The Mets are now 1-5 on a West Coast trip against crappy teams. Tonight they got beat by Max Scherzer, he of the David Bowie eyes, and Trent Oeltjen, a young Aussie who really ought to retire the moment the Mets leave town. (Trust me, Trent — baseball isn't this easy.) They got beat because they sent out a lineup composed of guys who couldn't make the Junior Varsity, because they were unlucky, and because at various points they played flat, indifferent and frankly lazy baseball for the second night in a row.
One more final game in the desert and it's back home for 11 against the Giants, Braves and Phillies, all considerably tougher competition than the Padres and Diamondbacks. Barring a jaw-droppingly unlikely series of events, that homestand will be the final Waterloo, the stretch after which even the true believers will have given up.
The hope here is that it doesn't mark the season going from unfortunate to ugly. Because it's looking like it sure could.
It's been clear for some time that 2009 was going to be a harvest eaten by locusts, a famine year that reminds you baseball is fickle. Which is taxing to live through, but part of being a fan. But a sour spring has turned into a nauseating summer, with mutterings about subpar medical care and willful front-office blindness, the drip-drip of revelations about Tony Bernazard's reign of terror and Omar's self-immolation at the podium. That wasn't enough to necessarily turn the fans against a wounded team, but now the effort on the field has to be called into question, too. It was bad enough that Livan Hernandez showed up Alex Cora and Luis Castillo half-assed a throw to Daniel Murphy; it was worse that these misdeeds came a night after Jerry Manuel's made his displeasure with Angel Pagan, Fernando Tatis, Mike Pelfrey, Anderson Hernandez and Murphy evident.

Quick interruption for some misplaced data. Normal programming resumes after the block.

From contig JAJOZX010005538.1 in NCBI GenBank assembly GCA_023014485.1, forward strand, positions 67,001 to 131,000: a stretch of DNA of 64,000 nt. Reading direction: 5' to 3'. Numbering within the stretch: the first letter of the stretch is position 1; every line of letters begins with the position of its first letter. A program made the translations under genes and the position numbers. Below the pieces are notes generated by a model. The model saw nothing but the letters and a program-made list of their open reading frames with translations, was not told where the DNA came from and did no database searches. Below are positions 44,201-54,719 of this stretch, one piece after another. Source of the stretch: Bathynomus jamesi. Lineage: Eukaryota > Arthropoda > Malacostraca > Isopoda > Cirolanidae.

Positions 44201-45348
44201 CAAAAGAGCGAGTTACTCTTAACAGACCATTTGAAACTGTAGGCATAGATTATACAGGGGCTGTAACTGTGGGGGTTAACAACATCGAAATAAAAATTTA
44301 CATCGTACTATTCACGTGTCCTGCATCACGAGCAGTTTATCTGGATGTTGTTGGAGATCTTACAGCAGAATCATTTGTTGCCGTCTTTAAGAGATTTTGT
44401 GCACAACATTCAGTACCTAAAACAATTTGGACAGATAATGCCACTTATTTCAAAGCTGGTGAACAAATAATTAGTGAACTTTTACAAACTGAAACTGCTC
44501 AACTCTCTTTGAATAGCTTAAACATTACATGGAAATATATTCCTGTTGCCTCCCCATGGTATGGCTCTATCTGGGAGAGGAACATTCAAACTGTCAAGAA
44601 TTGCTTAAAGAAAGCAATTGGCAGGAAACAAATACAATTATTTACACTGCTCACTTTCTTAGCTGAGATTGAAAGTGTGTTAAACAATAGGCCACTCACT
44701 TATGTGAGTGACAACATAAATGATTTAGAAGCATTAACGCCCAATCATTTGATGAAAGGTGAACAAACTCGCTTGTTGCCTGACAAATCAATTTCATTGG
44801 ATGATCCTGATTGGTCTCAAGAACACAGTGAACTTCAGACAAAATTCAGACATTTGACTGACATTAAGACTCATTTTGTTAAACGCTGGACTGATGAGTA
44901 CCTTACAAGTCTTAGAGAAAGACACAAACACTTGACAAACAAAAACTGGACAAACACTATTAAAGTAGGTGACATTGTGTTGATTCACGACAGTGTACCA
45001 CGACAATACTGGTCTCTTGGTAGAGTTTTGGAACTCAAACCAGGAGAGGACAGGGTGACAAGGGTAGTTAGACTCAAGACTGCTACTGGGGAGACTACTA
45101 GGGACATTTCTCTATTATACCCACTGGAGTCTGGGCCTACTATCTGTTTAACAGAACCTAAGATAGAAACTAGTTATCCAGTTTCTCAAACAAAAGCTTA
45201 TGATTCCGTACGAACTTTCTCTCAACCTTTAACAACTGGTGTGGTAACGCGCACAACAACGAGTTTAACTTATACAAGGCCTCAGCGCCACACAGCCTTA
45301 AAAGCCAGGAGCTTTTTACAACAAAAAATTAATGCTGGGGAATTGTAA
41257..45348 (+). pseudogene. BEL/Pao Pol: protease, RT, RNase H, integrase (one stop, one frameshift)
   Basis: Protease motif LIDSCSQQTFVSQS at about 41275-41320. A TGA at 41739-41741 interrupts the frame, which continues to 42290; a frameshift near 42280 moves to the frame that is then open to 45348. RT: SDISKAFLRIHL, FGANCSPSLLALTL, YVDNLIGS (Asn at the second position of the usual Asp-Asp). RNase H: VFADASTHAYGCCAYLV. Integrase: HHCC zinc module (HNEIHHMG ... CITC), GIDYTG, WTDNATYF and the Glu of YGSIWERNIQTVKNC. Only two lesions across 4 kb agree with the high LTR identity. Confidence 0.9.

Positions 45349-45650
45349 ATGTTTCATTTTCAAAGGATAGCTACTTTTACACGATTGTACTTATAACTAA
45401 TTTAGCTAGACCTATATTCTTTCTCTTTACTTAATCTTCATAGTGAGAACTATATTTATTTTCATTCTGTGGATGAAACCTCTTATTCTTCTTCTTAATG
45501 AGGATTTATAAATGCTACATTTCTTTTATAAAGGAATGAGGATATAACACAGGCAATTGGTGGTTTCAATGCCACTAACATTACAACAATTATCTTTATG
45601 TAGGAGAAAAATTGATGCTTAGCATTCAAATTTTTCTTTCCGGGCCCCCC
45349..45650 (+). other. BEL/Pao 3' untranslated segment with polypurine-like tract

Omar Minaya, for all his many faults, was probably going to get a pass for 2009 because his team got hit by lightning. Then he had to pick an embarrassingly public feud with a reporter, and now his future seems very much in doubt. Jerry Manuel, for all his many faults, was probably going to get a pass for 2009 because his team got hit by lightning. But now his charges are playing like a team that's stopped listening to its manager — and much more of that could put his future in doubt.
I've been more than clear that I think Omar should go, and I think as a strategist Jerry is a pretty good player's manager. So what's wrong with a purge of the ranks? Nothing in the long term, I suppose. But purges are generally the culmination of ugly, bloody times. Citi Field has flaws that good conscience demands the Mets address before 2010, but so far it's been a relatively bright spot in an otherwise horrible year. That can change quickly, however, and it will if the Mets come home and play the kind of indifferent garbage-time baseball they've shown us on this road trip. The Wilpons are already staring at the likelihood of inaugurating their new park with 90 losses, which is bad enough; having the Mets slump across the wire pelted by well-earned boos would be a whole lot worse.
Say “boo” and you're three-quarters of the way to saying “book.” Take your mind off the carnage with Faith and Fear in Flushing: An Intense Personal History of the New York Mets, available from Amazon, Barnes & Noble or a bookstore near you. Keep in touch and join the discussion on Facebook.